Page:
One of my favorite scenes from Longest Day is the clip during the taking of Ouistreham when a convent full of nuns walked straight across the battlefield bullets flying overhead, carrying first aid kits. The scene begins at 5:26 into the clip. The walk in close formation clutching their cases of medical supplies till the reach the positions of the Free French soldiers pinned down by German guns. The mother superior takes charge and sends her trained nurses into the rubble to treat the wounded. While the incident never actually happened, it did serve as an homage to the courage of many French women who came to the aid of the Allied invasion forces. What they did was, as quickly as possible nuns, nurses and chaplains descended on the scene of battle. The ladies set up hospitals and aid stations within sight of the fighting in some instances, especially around Caen. Their courage in locating so close to the battle lines meant that allied soldiers reached serious medical help within minutes of being wounded rather than waiting sometimes days to be transferred to a surgical hospital. The effectiveness of these close to the front lines hospitals led the Army to later develop the Mobile Army Surgical Hospitals (MASH units). I have little or no doubt that had they been closer to the fighting, the sisters would have pitched in to treat wounded soldiers. As it was they got there as soon as possible and turned these front-line hospitals into amazingly efficient operations. Elise Rivet (Mother Elisabeth), a French saved hundreds of lives as a member of the resistance and in the end went to the gas chambers in the place of a pregnant Jewish mother. These ladies were extremely courageous.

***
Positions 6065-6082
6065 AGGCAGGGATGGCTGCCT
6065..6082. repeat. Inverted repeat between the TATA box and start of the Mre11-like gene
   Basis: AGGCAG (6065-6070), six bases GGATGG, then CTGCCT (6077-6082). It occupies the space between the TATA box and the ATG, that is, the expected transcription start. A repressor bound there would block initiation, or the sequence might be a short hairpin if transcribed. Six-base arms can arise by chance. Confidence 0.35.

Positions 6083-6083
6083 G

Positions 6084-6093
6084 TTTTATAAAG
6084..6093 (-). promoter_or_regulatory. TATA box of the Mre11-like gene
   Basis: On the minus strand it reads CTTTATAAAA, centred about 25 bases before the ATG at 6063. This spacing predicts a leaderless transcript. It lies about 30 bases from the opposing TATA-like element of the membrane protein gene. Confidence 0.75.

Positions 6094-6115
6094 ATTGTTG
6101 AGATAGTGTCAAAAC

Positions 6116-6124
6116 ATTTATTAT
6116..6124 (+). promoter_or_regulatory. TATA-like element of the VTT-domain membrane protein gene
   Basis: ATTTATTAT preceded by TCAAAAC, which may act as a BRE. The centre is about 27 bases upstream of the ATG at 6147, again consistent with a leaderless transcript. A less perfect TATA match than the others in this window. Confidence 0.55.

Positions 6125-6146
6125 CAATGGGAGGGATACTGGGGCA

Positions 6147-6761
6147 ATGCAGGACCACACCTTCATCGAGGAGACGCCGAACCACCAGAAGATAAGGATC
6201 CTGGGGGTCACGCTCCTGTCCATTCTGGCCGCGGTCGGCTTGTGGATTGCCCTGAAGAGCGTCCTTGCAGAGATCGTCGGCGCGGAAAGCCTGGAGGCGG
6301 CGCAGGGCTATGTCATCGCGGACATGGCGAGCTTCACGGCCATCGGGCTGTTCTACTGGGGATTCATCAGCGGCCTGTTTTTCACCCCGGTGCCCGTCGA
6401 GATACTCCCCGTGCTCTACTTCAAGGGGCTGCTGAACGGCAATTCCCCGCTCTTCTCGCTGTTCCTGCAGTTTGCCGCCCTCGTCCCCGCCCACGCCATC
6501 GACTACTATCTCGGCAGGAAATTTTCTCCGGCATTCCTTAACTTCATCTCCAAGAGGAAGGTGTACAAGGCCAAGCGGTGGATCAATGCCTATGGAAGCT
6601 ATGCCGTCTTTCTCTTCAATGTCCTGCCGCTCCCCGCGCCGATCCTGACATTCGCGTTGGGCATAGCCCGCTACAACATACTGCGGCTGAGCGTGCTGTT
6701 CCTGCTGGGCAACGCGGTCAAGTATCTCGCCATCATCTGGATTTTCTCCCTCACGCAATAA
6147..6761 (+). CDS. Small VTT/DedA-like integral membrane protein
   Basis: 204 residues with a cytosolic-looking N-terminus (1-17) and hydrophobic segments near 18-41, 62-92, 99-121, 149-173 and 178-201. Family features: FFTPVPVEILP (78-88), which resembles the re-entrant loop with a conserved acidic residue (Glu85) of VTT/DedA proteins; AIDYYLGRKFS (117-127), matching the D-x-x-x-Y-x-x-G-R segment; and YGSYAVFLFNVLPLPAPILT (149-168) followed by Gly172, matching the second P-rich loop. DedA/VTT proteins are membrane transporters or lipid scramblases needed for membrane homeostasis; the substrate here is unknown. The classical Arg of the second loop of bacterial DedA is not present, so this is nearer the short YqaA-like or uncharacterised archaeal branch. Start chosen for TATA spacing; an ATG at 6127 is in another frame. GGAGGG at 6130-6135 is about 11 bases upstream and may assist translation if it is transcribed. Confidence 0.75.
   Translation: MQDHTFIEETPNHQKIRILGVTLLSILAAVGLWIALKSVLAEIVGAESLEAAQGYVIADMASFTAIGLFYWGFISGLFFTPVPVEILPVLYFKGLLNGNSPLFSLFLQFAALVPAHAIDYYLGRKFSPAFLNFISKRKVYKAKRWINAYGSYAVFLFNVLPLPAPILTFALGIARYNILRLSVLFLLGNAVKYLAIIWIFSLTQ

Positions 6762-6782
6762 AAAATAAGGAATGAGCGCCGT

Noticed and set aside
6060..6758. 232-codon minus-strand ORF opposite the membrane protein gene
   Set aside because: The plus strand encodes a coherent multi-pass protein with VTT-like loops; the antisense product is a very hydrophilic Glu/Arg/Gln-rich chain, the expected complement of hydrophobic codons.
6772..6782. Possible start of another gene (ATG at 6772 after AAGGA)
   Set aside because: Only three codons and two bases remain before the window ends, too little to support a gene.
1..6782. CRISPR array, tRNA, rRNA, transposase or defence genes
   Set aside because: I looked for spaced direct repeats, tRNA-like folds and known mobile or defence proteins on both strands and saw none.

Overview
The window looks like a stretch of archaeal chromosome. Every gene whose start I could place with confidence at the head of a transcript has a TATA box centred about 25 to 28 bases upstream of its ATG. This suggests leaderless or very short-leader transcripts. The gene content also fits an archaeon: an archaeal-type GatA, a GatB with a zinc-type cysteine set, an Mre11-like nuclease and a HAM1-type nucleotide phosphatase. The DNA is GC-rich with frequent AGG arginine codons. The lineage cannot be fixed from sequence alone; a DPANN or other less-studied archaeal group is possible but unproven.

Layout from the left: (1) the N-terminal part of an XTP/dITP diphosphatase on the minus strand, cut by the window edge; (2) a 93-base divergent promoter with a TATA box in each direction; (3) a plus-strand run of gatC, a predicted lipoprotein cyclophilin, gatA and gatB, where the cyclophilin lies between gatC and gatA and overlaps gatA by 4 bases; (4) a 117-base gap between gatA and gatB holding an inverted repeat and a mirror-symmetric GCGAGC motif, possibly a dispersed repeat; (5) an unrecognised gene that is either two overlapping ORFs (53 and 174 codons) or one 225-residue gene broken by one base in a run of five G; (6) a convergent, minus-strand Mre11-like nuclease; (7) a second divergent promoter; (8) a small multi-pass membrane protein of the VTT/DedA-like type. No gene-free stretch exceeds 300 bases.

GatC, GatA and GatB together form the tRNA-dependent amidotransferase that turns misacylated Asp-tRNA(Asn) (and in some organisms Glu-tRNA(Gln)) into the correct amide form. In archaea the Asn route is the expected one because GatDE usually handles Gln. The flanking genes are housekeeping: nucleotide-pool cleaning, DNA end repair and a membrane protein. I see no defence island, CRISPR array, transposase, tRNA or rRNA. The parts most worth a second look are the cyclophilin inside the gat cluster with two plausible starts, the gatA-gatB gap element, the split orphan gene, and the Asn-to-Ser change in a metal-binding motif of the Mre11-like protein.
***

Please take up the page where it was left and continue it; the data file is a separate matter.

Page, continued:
The Longest Day gets a lot of criticism from modern film experts, especially for its giving credit to God for so many thing and for it's portrayal of religious persons in a heroic light. The critics would prefer a more bloody and violently gruesome portrayal war as being suitable for modern audiences. To portray war as noble or the soldiers who fight in it as heroic is somehow a disservice to modern sensibilities according to these experts. They don't want to see heroism, these children of post-modernism. They want to see something that says, "There's really no point to it all." The Longest Day shows audiences brave men and women doing the right thing because it means something. It must therefore be wrong somehow and be belittled by those who believe they know what is better for us than our silly forefathers with their belief in love, loyalty, faith, honor and other such claptrap.